03/02/2022 - 14:00

State gets one shot at reopening

03/02/2022 - 14:00


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The waning protection offered by boosters may force the premier’s hand.

State gets one shot at reopening
The recent failure of process at Fiona Stanley Hospital shows how vulnerable the health system is to Omicron. Photo: Gabriel Oliveira

No matter your view on Mark McGowan’s decision to leave the state in limbo, February 5 will now come and go with little fuss.

However, lurking in the January 19 written advice of the chief health officer, which prompted the reopening backflip, is a new and ominous deadline.

It is a date that cannot possibly be tinkered with no matter how popular the premier’s hard border might be.

Andrew Robertson – a former chief biological weapons inspector in Iraq – made a sobering point about the ongoing efficacy of the vaccines we’re told ad nauseum provide the only way out of this pandemic: their power to protect us decreases within months of being administered.

In the case of the now-critical third dose, or booster, 75 per cent of all Western Australian adults are expected to be covered by March 2, according to Dr Robertson.

“This is expected to have a significant impact on modelling up to the end of March 2022,” Dr Robertson told the premier.

“Beyond that date, the waning of protection from boosters is anticipated to offset this gain, particularly among the elderly and healthcare workers who were boosted early, and decisions on future dates would require further modelling.”

On my reading of that comment, people need to get triple-jabbed before the end of March or the entire vaccine mantra and rollout will start to count for nothing.

Remember, frontline healthcare workers were receiving their first shots in March, their second by April and their boosters in early December.

Latest studies, including one by the UK’s Health Security Agency, reveal that the third dose – needed to combat the Omicron variant – loses its effectiveness by up to 25 per cent just 10 weeks after being administered.

If that is accurate, then the clock is ticking for our nurses, doctors, pathology workers, hospital orderlies, paramedics and aged care staff.

By mid-February, the waning that Dr Robertson discussed, will have begun. The premier, in deciding to hold fire because of the Omicron threat, will have created a new quandary.

How to open the state when the biological barrier of those on the frontline can more easily be breached?

Ironically, given the premier’s ‘crush and kill’ slogan, Dr Robertson posed another scenario for guaranteeing our state reopens to the nation and the world.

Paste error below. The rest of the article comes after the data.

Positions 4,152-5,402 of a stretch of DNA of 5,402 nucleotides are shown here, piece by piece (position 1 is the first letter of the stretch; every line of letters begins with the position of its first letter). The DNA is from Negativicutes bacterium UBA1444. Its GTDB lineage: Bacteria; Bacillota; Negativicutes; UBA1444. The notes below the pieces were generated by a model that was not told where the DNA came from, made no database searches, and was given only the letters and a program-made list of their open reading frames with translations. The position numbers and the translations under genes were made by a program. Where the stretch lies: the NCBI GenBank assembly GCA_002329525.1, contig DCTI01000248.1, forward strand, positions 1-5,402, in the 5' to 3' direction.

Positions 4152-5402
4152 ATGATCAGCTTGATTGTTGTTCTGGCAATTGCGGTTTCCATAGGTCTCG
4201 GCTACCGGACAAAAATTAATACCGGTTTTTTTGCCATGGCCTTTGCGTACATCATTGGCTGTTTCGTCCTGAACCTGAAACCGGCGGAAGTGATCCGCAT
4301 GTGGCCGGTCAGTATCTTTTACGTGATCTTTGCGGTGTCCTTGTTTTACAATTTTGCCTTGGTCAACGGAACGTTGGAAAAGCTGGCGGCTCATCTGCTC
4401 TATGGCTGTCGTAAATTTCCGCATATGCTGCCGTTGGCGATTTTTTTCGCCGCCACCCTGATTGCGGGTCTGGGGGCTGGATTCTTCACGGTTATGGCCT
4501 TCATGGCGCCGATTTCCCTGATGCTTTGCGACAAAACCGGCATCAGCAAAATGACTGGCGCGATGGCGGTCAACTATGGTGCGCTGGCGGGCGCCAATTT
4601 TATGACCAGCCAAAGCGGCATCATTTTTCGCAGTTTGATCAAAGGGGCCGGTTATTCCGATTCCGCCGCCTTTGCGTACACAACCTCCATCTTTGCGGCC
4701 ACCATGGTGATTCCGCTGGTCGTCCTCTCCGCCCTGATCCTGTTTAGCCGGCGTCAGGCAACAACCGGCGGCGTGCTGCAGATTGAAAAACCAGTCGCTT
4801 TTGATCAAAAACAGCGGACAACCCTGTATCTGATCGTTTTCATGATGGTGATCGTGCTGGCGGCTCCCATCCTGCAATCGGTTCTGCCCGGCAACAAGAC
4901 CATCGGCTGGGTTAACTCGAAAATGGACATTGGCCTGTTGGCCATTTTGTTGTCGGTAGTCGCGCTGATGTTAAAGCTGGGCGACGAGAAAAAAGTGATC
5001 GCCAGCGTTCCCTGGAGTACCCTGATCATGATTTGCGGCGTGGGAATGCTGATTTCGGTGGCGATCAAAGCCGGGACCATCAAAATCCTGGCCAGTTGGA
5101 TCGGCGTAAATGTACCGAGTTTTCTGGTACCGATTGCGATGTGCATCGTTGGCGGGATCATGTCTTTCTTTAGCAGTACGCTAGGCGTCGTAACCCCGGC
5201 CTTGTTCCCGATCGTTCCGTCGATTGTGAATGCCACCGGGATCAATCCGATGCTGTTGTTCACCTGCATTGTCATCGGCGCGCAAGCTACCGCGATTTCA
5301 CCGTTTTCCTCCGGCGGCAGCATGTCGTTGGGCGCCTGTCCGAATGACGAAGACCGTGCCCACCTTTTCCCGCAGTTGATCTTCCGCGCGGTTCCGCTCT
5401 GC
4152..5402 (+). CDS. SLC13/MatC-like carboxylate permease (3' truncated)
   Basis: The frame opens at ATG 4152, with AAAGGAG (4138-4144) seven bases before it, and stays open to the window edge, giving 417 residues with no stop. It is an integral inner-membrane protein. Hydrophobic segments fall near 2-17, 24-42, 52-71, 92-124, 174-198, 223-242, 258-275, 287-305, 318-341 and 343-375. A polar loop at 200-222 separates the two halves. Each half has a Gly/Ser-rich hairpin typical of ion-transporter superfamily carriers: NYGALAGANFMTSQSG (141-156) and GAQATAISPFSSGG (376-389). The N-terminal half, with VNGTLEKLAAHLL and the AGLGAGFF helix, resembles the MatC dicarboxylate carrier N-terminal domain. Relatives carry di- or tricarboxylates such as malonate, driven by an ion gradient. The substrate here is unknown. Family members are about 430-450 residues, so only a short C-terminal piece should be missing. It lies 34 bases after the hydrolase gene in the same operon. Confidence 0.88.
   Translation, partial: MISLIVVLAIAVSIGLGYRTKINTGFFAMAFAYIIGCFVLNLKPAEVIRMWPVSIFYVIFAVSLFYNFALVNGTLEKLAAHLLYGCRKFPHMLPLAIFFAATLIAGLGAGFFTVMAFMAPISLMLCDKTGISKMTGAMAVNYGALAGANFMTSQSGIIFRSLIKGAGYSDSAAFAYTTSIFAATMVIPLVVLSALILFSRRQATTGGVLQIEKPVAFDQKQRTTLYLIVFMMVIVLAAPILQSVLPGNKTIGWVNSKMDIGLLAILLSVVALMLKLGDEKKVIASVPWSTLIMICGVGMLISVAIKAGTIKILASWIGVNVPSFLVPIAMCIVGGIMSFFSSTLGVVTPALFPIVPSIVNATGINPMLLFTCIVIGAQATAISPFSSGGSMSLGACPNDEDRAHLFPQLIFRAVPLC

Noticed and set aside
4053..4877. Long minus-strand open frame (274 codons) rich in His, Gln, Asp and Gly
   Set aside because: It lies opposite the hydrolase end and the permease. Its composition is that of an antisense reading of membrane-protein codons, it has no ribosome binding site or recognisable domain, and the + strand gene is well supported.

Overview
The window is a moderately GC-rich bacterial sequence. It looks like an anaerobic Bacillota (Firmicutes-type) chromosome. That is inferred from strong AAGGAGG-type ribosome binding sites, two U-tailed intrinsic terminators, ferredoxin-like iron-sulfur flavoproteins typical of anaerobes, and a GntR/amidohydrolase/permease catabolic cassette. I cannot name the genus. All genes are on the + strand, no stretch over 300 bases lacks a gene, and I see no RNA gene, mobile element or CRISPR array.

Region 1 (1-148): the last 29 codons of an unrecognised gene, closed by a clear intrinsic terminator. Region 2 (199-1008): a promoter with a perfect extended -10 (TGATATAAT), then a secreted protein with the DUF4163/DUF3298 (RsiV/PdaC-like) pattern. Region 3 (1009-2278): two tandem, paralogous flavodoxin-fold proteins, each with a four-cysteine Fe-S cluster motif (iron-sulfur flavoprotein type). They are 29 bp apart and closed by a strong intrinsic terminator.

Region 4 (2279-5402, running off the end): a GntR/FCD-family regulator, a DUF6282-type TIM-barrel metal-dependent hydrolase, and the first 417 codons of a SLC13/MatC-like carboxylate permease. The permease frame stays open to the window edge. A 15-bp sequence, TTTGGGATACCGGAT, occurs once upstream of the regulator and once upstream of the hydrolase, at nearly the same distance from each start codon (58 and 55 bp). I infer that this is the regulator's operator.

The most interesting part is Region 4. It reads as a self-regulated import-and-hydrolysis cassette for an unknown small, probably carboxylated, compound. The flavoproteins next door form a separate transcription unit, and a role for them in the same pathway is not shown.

“If the Omicron disease were to enter WA prior to WA opening, or the current outbreak becomes established, consideration should be given to opening the borders when WA reaches a community daily caseload above a threshold level,” Dr Robertson wrote.

While his advice did not include a specific daily caseload number, he acknowledged there was no point trying to stay shut once COVID-19 had busted through the hard border.

Recent positive case numbers suggest that has already occurred, and we will soon discover if the premier’s claim of a strong and ready health system is credible.

If not, he and his government will have to answer for that failure. The public certainly upheld its end of the draconian deal for more than two years to ensure the state was prepared.

Further to that, Dr Robertson’s advice included an unexpected reference to the health system’s state of readiness as of January 19.

“WA Health has been preparing the system for an expected Omicron outbreak on or after February 5 2022, noting the outbreak will peak approximately two months later,” Dr Robertson advised the premier.

Surely health chiefs have had all hospital staff on high alert since Omicron began its march across Australia in December?

Not even achieving that might explain why, according to Health Minister Amber-Jade Sanderson, a confirmed COVID-19-positive mother and daughter were not immediately isolated when they arrived at Fiona Stanley Hospital recently.

The pair was told to sit in the emergency department waiting room even though the mother questioned the safety of the directive.

Earlier this month, Australian Nursing Federation secretary Mark Olson warned that opening in February would result in the state’s greatest ever public health disaster.

If nurses fail to properly manage COVID-19 patients at the entry to a major hospital, his prediction will be spot on.


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